You have to go find a flood map and see what zone you’re in.

Yes, to know if it’s going to be covered. Our flood policy is covered at the national flood rates. It’s good for a stop gap to get the coverage but sometimes you’re going to find better premiums doing individual flood policy. Say you get a property tomorrow, you realize it’s in a flood plain, you need that coverage immediately, put it on the online system, and you’ve got that covered and then go shop and find a better deal. That’s my standard advice on the flood.

GDNI 52 | Real Estate Insurance FAQs
Real Estate Insurance FAQs: As the policyholder, the real estate investor has no obligation to the tenant or their borrower unless they have some other type of legal arrangement with that person.

 

You didn’t use to have that as a self-selecting on your portal and you’ve added it, but one of the things that you do ask in a dropdown box is what flood zone it is. Do the rates vary according to how high risk?

It varies according to the flood map, the national flood rates according to what flood zone they’re in. We don’t make the determination of what those rates are. They’re told to us but private flood insurance can be a lot more affordable.

I attempted to sign up for flood insurance in an X zone, which is not flood risk and it kept coming back as my premium was zero.

One question that came up was about buying a partial and if they need insurance. On partials, it depends who you’re buying them from, but check your contract because usually that person who’s managing, still should be responsible for the insurance, you shouldn’t have to get a separate policy. It’s something you’d want to check your contract and stuff. I know when I sell partials to somebody, I am the one who manages and holds the insurance. Basically, that investment doesn’t have any insurance requirement or anything additional in that sense.

Let’s say you sell a partial, you can add the person who you’re selling it to as an additional mortgagee on that specific property on the online system and then print them. You’re having an interest in that property but not the entire policy and not all the properties that are on the policy. It’s similar to how you would if you had a lender.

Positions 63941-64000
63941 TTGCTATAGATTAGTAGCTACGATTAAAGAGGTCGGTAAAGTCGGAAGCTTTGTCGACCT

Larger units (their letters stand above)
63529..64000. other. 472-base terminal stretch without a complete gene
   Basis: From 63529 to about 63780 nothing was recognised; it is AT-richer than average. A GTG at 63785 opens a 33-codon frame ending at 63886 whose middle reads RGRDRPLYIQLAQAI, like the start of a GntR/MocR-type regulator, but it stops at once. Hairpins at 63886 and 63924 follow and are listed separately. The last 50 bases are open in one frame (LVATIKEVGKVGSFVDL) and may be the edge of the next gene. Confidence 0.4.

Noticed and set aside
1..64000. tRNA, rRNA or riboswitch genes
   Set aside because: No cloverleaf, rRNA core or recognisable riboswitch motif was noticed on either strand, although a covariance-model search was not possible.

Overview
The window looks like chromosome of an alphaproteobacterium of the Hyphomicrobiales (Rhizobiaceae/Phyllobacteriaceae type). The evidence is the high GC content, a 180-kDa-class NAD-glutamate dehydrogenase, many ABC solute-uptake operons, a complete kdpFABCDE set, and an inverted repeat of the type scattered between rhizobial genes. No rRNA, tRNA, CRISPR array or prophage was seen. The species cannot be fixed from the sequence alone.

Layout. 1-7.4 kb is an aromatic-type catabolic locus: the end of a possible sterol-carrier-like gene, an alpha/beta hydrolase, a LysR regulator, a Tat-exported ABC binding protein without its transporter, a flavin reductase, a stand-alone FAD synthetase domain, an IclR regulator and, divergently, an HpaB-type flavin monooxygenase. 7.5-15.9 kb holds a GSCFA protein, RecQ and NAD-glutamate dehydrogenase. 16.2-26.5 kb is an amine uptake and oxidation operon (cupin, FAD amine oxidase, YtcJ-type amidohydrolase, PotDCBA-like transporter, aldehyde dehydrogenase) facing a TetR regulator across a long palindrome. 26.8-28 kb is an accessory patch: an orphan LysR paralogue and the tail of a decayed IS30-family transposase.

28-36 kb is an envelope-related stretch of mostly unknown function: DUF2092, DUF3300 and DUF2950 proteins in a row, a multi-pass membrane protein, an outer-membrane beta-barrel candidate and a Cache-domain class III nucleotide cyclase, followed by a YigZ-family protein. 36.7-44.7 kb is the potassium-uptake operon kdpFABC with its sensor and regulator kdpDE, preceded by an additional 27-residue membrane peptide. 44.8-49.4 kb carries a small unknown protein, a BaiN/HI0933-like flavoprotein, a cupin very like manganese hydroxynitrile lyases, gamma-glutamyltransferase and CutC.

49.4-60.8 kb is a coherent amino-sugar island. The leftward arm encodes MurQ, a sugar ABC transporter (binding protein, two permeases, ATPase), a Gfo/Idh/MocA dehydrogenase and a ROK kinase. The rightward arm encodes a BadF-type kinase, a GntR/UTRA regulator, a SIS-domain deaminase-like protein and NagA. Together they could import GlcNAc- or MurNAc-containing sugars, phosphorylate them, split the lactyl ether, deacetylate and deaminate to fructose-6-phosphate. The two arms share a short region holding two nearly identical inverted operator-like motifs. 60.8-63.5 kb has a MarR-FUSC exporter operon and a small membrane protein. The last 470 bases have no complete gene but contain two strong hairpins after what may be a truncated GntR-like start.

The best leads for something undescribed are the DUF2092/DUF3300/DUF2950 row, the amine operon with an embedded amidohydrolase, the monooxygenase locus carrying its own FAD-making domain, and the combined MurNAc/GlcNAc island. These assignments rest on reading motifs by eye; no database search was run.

Do you write policies in wildfire zones?

We do. In fact, I do with my banks. I do a whole lot of work in California.

If there are less than ten properties, is there a setup fee?

No, there is a policy fee that covers the cost of filing the policy in the state in which investors can file but there’s not a setup fee.

This one’s a brain teaser question. He foreclosed on a non-owner-occupied property from a second position. There is a tenant who’s in there that the lease expires in November of 2020. He did not pay off the first lien foreclosed. He becomes the landlord paying the insurance premium that the borrower purchased every month as part of the escrow. How does he add his entity as insured to the current policy? Does he take a new policy and inform the senior lien holders? He foreclosed and he took over the first mortgage. The first mortgage probably has an insurance policy covering the place, but he wants to ensure his rights is what he’s looking to do.

It sounds like the insurance policy that is in place does not have him listed as the named insured, is that correct?

'It depends again' is another famous line in insurance. Click To Tweet

Yeah, and he wants to know how he can get named.